For AIP, 2013 was more than a year in the making, one that will be called out on the institute’s timeline. We have had several formative changes, not only in the corporate structure, but in the institute’s composition as well. As we usher in 2014, we look forward to using this positive momentum to continue to grow and evolve the institute as a whole and its many programs for the benefit of the physical sciences community.
The Governing Board’s decision to separate AIP’s publishing activities from the institute took effect on February 1 with the formation of AIP Publishing LLC. The new company is run by CEO John Haynes, and has the dual responsibility of carrying out AIP’s publishing mission to disseminate high-quality research information and to do this in a way that also provides revenue so that AIP can support its programs and activities. During its first 11 months, AIP Publishing launched the new Scitation platform to help enhance researcher efficiency and information discoverability, and made operational improvements to the manuscript submission and peer-review processes. As a result, for some journals, time-to-publication has been reduced by as much as 40 percent. Emphasis is placed on quality and timeliness, to more effectively highlight the journals’ cutting-edge science content. AIP Publishing’s launched two new journals in the year, APL Materials, and Structural Dynamics (co-published with the American Crystallographic Association). For the New Year, AIP Publishing looks forward to adding Applied Physics Reviews. We will be hearing more about these publications in the coming months.
For the first time in 27 years, AIP welcomed a new Member Society, the American Meteorological Society (AMS), and its 14,000 members worldwide, including more than 3,000 students and 1,700 international members. The AIP umbrella is enriched by AMS’s inclusion; its science spans meteorology and related atmospheric, oceanographic, and hydrologic sciences. Subscription to Physics Today was a major draw for AMS, along with other benefits extended to all 120,000 scientists and educators represented under the AIP umbrella. The fortunate occasion of welcoming AMS into the AIP organization came on the heels of a relationship change with the American Geophysical Union, which is now an AIP Affiliated Society.
I believe that 2013 showed us substantial progress toward the realization of public access, with the OSTP’s February directive requiring funding agencies to submit plans for making publicly accessible the published research works that result from federal funding. This event definitively set a brisk pace for all stakeholders that extended throughout the entire year and one that will continue well into 2014. From my previous columns, you’ll know that I am optimistic for a pragmatic solution (i.e., CHORUS) that protects the value that publishers add to scholarship.
AIP’s programs for the physical sciences community have much to report for 2013. It was a banner year of offerings for those in the corporate sector with events at four Member Society meetings. Panels, technical sessions, and networking mixers augmented the programming at the APS March Meeting, the AGU Meeting of the Americas, The Society of Rheology Annual Meeting, and the AVS International Symposium. We are looking forward to our second international Industrial Physics Forum, to take place in the fall in Sao Paolo, Brazil, and cosponsored by the International Centre for Theoretical Physics and the University of Campinas.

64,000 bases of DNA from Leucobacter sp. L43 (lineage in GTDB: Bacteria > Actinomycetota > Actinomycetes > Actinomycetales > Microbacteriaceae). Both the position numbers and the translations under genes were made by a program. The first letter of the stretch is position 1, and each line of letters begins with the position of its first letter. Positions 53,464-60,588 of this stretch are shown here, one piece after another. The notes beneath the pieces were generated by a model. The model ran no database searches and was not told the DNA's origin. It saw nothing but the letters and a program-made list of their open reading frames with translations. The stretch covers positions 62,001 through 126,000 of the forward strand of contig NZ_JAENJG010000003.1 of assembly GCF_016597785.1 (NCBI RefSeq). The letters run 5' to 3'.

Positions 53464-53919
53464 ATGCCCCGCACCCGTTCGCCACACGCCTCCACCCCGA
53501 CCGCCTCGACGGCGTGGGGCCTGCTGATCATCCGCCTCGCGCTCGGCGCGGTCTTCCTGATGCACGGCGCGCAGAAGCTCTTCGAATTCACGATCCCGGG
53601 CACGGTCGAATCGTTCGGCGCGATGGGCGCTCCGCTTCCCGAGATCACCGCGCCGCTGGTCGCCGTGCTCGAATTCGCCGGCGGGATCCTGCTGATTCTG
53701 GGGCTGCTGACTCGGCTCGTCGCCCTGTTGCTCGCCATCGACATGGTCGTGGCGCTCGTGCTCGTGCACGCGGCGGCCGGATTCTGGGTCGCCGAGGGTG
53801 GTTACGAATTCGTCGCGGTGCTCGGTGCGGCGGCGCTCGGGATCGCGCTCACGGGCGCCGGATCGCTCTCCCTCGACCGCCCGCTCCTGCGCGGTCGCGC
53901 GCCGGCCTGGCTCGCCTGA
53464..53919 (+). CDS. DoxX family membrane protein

History programs finished a four-year study of Physics Entrepreneurship (HoPE) and published the final report. The study complements AIP’s earlier study on the History of Physicists in Industry. (Individuals can request copies of both reports by emailing NBL [at] aip [dot] org.) The Niels Bohr Library and Archives also completed a four-year project to put 1,000 of its oral histories online. The project, mostly funded from two successive grants from the National Endowment for the Humanities, has made the library’s interview collection easily accessible to those all over the world. Interview subjects include luminaries like Niels Bohr, Paul Dirac, Werner Heisenberg, and Richard Feynman, as well as contemporary physicists who are active today. Special attention in the coming year will be placed on digitizing and preserving the library’s most valuable brittle books and oversize photos.
Over the past year, the Center for History of Physics (CHP) teamed up with the History of Science Society and H-Net to start a forum and a listserv for historians interested in the physical sciences. CHP is also working to build a community of scholars for the future. Together with the Philadelphia Area Center for History of Science, CHP revived a once-annual conference for graduate students in the history of the physical sciences that had not convened in recent years. Early-career scholars will have two conferences available to them in 2014, one in Philadelphia in late March and one at ACP in early April. Dr. Virginia Trimble provided funding toward the endowment of the CHP public lecture series. In recognition of this generous gift, AIP renamed the series the “Lyne Starling Trimble Science Heritage Lectures” after Dr. Trimble’s late father. The next lecture will be held in May, in collaboration with the Santa Fe Science Writing Workshop.